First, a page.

Demanding artists and receptive architects in book about design and function of the studio

This book shows how, from the end of the 19th century to the Second World War, artists collaborated with architects to craft an image of themselves

Caroline Dakers

Mall Studio, Hampstead, London, interior in 1933. The spacious studios were favoured by sculptors, such as Barbara Hepworth and John Skeaping Photograph by Paul Laib. Courtauld Institute

Studio Lives is an unusual and authoritative contribution to the history of British art and architecture between the end of the 19th century and the Second World War. Equal importance is given to the architect and the artist, to the design of the studio and its function as a place of work. The traditional role of the architect dominating the client is challenged through the analysis of 16 case studies; artists are revealed as “exceptionally opinionated and demanding clients”, and architects as “highly receptive to their ideas”.

The main narrative is chronological, following shifts in architectural styles from Arts and Crafts to Modernism, and changes in the economic position of British artists, from the golden 1890s to the volatile years between the wars. The case studies are a mixture of the familiar and the unexpected. G.F. Watts, William Orpen and Augustus John are obvious choices both for their celebrity status and the complex narratives surrounding their studios; however, Campbell also selects the sculptors William Reid Dick and F.E. McWilliam, the stained-glass artist Henry Payne, the textiles manufacturer Alastair Morton and four women, Winifred Nicholson, Eileen Agar, Gluck and Dora Gordine.

The sculptors Dora Gordine and Richard Hare at work in Dorich House, Richmond, London, the house they themselves designed Photograph: Historic England Archive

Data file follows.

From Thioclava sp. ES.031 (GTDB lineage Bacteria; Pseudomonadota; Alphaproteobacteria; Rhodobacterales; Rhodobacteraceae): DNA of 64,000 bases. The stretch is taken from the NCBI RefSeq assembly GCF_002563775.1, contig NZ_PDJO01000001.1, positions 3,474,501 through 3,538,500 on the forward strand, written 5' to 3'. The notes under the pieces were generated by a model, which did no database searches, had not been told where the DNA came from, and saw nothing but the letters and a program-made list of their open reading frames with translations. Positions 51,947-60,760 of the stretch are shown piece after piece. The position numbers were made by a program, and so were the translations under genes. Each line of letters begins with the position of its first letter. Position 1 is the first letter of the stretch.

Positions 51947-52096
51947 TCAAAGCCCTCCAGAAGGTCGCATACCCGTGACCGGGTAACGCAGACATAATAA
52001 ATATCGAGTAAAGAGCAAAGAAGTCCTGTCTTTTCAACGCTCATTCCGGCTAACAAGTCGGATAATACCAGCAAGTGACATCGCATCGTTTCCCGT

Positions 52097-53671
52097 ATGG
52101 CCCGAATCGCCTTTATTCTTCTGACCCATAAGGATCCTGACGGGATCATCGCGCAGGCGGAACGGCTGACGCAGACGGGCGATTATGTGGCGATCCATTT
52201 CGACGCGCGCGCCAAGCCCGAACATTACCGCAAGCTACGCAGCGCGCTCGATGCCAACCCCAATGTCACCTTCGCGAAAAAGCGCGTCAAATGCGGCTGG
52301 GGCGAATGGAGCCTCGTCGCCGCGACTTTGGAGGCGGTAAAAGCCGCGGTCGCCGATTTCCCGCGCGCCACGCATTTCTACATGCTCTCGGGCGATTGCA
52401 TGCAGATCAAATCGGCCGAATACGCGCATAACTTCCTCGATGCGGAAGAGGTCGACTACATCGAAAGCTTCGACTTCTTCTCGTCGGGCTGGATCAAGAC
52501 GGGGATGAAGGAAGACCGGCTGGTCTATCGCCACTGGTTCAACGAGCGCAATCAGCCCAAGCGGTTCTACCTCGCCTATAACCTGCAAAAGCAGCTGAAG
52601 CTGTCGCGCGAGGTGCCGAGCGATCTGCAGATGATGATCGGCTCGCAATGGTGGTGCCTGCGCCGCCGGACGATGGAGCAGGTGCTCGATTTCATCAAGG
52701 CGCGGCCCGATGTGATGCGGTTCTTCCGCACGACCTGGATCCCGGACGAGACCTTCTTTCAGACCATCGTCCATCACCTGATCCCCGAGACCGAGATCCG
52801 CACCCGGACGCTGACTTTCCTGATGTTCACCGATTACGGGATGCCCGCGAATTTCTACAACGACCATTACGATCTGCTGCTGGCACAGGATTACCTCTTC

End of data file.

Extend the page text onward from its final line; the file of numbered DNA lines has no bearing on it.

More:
We are not confined to London, but taken to Banks Head in Cumberland (the Nicholsons), to Brackenfell in the Pennines (Alastair Morton), to St Loe’s in Gloucestershire (Payne) and Fryern Court in Hampshire (John).

The book is enhanced with over a hundred colour and black and white illustrations, many of which are from private collections and have not been previously published. Campbell demonstrates convincingly the power of contemporary magazines with their illustrated interviews and architectural features to build a picture of artists “crafting an image” of themselves through the planning, design and decoration of their studios.

Louise Campbell, Studio Lives. Architect, Art and Artist in 20th Century Britain, Lund Humphries, 288pp, £35 (hb)

Caroline Dakers is the Professor of Cultural History at Central Saint Martins. Her publications include Fonthill Recovered. A Cultural History (2018) and The Holland Park Circle. Artists and Victorian Society (1999). She is currently researching the public image of artists in British society 1850-1950